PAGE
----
Beijing:If Zheng Jie thought winning two Grand Slam tennis events was tough, she now faces an even tougher job - to claim her first ever Olympic title on home soil.
Zheng, who missed most of last year with an ankle injury, is a former Wimbledon and Australian Open doubles champion as well as an Asian Games doubles and singles winner.
Zheng's latest success at Wimbledon has demonstrated that she is more than a doubles specialist. In the best performance by a Chinese player at a Grand Slam to date, wild card and 133rd ranked Zheng beat top seed Ana Ivanovic, 15th seed Agnes Szavay and 18th seed Nicole Vaidisova, bowing out to Serena Williams after a second set tie-break in the semi-finals.
The sensational run boosted China's chances of landing tennis gold at the Games after a largely bleak 18-month run for its leading women players.
"After the August Olympics I might put more effort in the singles, but as for the Beijing Games, my focus is still on the doubles," said Zheng, who turned 25 last week.
"Everybody wants more medals, but I think my partner Yan Zi and I appear more hopeful in the women's doubles and we have been preparing for it for a long time."
Before the ankle injury she had won 10 doubles titles with Yan and three singles titles but only added the Sydney doubles title after returning this season.
With long-time partner Yan, however, she is still considered the best chance of China retaining the Olympic women's doubles gold medal won by Sun Tiantian and Li Ting in Athens.
Zheng and Yan also had their first taste of the Olympics in Athens, but were sent packing in the quarterfinals.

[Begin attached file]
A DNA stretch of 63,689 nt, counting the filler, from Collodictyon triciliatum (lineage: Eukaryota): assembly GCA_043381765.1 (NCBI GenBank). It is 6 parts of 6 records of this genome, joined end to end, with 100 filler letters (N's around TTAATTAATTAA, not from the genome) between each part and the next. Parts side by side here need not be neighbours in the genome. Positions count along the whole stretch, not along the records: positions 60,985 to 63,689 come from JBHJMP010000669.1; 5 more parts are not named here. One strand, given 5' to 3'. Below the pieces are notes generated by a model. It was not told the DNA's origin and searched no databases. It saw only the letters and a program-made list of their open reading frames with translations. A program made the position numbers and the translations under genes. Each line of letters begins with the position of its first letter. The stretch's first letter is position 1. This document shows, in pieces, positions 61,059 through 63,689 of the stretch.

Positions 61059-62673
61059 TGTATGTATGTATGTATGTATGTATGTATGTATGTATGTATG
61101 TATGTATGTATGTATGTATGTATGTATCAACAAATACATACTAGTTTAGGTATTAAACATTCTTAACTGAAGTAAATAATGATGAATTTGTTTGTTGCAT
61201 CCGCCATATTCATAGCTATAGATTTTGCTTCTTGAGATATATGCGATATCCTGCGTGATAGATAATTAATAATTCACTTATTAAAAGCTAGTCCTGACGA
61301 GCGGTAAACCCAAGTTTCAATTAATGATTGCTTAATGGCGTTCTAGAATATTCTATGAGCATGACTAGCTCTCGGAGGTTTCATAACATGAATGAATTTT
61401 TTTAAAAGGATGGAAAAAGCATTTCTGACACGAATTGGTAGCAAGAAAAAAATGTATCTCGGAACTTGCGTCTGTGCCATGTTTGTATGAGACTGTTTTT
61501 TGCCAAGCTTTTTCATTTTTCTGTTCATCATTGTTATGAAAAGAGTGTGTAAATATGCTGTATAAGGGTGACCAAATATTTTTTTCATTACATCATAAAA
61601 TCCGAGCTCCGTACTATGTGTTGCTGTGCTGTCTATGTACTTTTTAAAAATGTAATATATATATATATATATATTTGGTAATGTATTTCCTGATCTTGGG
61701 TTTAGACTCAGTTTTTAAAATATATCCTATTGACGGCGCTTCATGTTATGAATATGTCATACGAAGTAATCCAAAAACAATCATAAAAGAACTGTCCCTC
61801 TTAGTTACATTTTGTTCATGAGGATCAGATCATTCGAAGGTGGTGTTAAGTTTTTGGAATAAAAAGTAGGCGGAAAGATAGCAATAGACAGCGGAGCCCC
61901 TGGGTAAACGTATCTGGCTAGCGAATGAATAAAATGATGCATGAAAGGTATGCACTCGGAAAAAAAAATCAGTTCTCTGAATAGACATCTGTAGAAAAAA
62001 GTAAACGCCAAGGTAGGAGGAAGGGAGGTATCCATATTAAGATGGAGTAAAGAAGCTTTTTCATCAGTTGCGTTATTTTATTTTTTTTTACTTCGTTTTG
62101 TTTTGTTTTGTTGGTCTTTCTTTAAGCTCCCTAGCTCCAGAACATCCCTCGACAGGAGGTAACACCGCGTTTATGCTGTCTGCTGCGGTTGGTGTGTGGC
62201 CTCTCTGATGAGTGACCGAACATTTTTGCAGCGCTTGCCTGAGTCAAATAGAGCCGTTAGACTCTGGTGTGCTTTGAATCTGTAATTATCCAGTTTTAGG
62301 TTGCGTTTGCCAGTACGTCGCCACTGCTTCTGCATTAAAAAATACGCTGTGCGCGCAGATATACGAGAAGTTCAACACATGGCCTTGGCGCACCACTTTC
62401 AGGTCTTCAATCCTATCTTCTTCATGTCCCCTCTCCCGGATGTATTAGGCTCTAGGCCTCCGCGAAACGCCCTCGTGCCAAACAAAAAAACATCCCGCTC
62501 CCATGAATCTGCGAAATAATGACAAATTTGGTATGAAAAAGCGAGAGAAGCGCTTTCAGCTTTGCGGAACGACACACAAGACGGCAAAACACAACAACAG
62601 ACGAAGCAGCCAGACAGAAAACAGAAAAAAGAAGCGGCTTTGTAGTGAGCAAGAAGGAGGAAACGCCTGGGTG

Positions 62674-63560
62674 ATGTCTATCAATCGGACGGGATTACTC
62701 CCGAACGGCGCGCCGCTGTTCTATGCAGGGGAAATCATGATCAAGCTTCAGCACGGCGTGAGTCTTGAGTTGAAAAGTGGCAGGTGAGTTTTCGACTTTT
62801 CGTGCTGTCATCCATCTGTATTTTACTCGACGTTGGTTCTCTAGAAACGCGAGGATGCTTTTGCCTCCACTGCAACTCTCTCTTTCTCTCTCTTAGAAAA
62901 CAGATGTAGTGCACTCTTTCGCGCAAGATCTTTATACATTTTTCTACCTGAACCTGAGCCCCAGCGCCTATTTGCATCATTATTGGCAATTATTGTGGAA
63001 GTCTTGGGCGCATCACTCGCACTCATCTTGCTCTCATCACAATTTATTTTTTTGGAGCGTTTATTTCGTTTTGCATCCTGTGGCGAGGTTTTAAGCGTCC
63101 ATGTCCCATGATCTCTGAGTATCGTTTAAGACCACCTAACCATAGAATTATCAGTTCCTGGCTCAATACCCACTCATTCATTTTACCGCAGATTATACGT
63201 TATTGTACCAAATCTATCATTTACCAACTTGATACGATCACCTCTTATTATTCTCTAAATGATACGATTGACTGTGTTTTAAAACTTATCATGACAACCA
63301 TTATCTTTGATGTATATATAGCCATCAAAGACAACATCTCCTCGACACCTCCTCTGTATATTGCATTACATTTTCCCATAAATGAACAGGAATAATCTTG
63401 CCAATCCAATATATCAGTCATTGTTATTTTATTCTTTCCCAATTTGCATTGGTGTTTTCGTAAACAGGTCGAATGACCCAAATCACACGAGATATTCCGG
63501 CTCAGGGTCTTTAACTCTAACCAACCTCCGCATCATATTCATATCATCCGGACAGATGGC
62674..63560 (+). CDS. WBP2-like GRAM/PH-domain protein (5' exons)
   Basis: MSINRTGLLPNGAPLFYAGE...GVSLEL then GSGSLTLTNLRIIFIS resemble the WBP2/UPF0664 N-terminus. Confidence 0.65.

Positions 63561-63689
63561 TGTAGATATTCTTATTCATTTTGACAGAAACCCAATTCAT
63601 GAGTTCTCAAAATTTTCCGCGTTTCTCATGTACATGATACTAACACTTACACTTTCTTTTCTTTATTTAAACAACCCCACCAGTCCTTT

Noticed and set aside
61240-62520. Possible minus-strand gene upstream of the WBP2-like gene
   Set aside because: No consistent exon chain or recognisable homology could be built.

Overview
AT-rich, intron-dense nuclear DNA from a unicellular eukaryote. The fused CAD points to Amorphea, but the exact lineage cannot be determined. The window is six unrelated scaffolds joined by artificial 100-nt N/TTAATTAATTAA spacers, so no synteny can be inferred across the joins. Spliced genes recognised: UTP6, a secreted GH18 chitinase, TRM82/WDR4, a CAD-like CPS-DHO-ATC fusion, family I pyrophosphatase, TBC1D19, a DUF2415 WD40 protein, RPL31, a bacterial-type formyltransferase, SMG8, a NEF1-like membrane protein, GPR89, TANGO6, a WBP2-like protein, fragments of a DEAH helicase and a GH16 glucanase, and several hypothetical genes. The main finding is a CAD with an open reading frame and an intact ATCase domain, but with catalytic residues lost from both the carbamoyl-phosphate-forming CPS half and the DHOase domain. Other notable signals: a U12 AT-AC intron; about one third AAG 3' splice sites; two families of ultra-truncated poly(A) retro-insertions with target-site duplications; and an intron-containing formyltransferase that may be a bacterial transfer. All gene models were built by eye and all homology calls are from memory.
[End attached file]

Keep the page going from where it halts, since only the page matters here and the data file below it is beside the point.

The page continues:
China's hopes of success in Beijing had seemed real after the breakthrough of Chinese women largely inspired by Zheng in 2006, but a fragile left ankle ruled Zheng out for much of last season.
Zheng's long-time injury in the left ankle aggravated in the French Open in 2007 when she suffered both early exits from the singles and doubles events.
Since then, Zheng was rested for more than half a year.
Back on court early this year, Zheng was dumped out of top 100 in the world rankings, but her all-court running seemed restored while her baseline work looked even more aggressive than before.
Zheng, ranked 60, will play both in singles and doubles. In singles, she will be joined by former world top 20 player Li Na, Yan and Peng Shuai, the first time China clinched all four entries in the event since the sport came back to the Olympic family in 1988.
In women's doubles, Peng and Olympic champion Sun Tiantian also qualified for the 32-team line-up.
"I had never thought I could do this well (at Wimbledon)," said Zheng after coming back to Beijing. "Tactics is important in the matches, but sometimes when you play against strong opponents, confidence may hold the key to victory."
"It is tough to make the last four at Wimbledon. The success gave me a lot more confidence at the Beijing Games."
With none of her family playing tennis, Zheng got into tennis as a child only by accident.
"When I was a child, I was very sporty and lively and my parents wanted me to have more practice, to be healthy," she told the Wimbledon's official website.
"At that time there were not many people who knew the tennis game in China, but as soon as I started to play I fell in love with it."